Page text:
83controller port this device is attached to will be deferred. That is
  84to say, any other device that may be connected to the same port will
  85be affected too. The only exception is that a subsequent head unload
  86request to that other device will be executed immediately. Further
  87operations on that port will be deferred until the timeout specified
  88for either device on the port has expired. As far as PATA (old style
  89IDE) configurations are concerned, there can only be two devices
  90attached to any single port. In SATA world we have port multipliers
  91which means that a user-issued head parking request to one device may
  92actually result in stopping I/O to a whole bunch of devices. However,
  93since this feature is supposed to be used on laptops and does not seem
  94to be very useful in any other environment, there will be mostly one
  95device per port. Even if the CD/DVD writer happens to be connected to
  96the same port as the hard drive, it generally *should* recover just
  97fine from the occasional buffer under-run incurred by a head park
  98request to the HD. Actually, when you are using an ide driver rather
  99than its libata counterpart (i.e. your disk is called /dev/hda
 100instead of /dev/sda), then parking the heads of one drive (drive X)
 101will generally not affect the mode of operation of another drive
 102(drive Y) on the same port as described above. It is only when a port
 103reset is required to recover from an exception on drive Y that further
 104I/O operations on that drive (and the reset itself) will be delayed
 105until drive X is no longer in the parked state.
 107Finally, there are some hard drives that only comply with an earlier
 108version of the ATA standard than ATA-7, but do support the unload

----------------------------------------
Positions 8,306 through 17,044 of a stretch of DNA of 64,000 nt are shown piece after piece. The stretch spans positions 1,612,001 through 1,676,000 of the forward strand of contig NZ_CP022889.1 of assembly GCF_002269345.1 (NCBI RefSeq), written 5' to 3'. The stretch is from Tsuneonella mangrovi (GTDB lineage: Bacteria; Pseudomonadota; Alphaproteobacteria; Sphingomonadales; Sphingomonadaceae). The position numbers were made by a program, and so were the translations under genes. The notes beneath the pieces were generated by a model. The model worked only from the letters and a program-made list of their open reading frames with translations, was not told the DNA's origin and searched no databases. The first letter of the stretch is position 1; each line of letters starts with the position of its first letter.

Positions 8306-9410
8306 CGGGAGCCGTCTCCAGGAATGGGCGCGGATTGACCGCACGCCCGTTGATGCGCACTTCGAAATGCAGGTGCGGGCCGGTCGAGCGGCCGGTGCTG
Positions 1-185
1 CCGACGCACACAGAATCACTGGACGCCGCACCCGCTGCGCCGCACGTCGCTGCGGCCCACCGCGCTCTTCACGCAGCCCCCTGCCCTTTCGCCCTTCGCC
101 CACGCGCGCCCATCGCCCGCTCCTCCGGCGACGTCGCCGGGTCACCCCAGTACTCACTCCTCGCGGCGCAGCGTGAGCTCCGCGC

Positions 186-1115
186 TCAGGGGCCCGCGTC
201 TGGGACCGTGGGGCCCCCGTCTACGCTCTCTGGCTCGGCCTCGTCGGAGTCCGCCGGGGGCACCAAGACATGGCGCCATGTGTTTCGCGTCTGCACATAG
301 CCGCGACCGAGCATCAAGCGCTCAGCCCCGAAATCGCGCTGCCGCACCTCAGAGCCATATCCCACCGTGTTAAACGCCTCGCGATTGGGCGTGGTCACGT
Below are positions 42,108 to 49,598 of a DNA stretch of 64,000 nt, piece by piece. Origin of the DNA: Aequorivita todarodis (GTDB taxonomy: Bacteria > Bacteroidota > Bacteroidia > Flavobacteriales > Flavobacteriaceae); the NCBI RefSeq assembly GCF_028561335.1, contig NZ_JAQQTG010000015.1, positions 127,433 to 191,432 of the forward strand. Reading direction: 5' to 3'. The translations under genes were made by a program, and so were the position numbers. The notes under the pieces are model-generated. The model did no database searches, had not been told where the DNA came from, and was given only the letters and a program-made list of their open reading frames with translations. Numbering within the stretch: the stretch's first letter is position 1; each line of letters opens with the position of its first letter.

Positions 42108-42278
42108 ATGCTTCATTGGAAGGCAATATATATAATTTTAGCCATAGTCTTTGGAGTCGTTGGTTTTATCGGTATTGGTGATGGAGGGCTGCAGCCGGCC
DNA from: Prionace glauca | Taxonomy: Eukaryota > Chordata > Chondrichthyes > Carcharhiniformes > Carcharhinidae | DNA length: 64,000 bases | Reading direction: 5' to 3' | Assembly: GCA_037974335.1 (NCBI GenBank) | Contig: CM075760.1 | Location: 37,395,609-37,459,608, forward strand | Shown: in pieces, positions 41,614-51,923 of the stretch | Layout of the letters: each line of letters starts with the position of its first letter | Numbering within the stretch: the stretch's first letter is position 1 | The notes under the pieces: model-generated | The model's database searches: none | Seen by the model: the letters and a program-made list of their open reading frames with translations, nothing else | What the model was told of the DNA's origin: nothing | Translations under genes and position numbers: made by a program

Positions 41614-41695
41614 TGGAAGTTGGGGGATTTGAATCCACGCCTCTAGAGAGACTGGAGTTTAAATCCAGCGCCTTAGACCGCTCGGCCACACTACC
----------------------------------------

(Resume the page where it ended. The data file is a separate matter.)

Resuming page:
109feature nonetheless. Unfortunately, there is no safe way Linux can
 110detect these devices, so you won't be able to write to the
 111unload_heads attribute. If you know that your device really does
 112support the unload feature (for instance, because the vendor of your
 113laptop or the hard drive itself told you so), then you can tell the
 114kernel to enable the usage of this feature for that drive by writing
 115the special value -1 to the unload_heads attribute:
 117# echo -1 > /sys/block/sda/device/unload_heads
 119will enable the feature for /dev/sda, and giving -2 instead of -1 will
 120disable it again.
 1233. References
 126There are several laptops from different vendors featuring shock
 127protection capabilities. As manufacturers have refused to support open
 128source development of the required software components so far, Linux
 129support for shock protection varies considerably between different
 130hardware implementations. Ideally, this section should contain a list
 131of pointers at different projects aiming at an implementation of shock
 132protection on different systems. Unfortunately, I only know of a
 133single project which, although still considered experimental, is fit
 134for use. Please feel free to add projects that have been the victims
 135of my ignorance.
 138  See this page for information about Linux support of the hard disk
 139  active protection system as implemented in IBM/Lenovo Thinkpads.
 1424. CREDITS
 145This implementation of disk head parking has been inspired by a patch
 146originally published by Jon Escombe <>. My efforts
 147to develop an implementation of this feature that is fit to be merged
 148into mainline have been aided by various kernel developers, in
 149particular by Tejun Heo and Bartlomiej Zolnierkiewicz.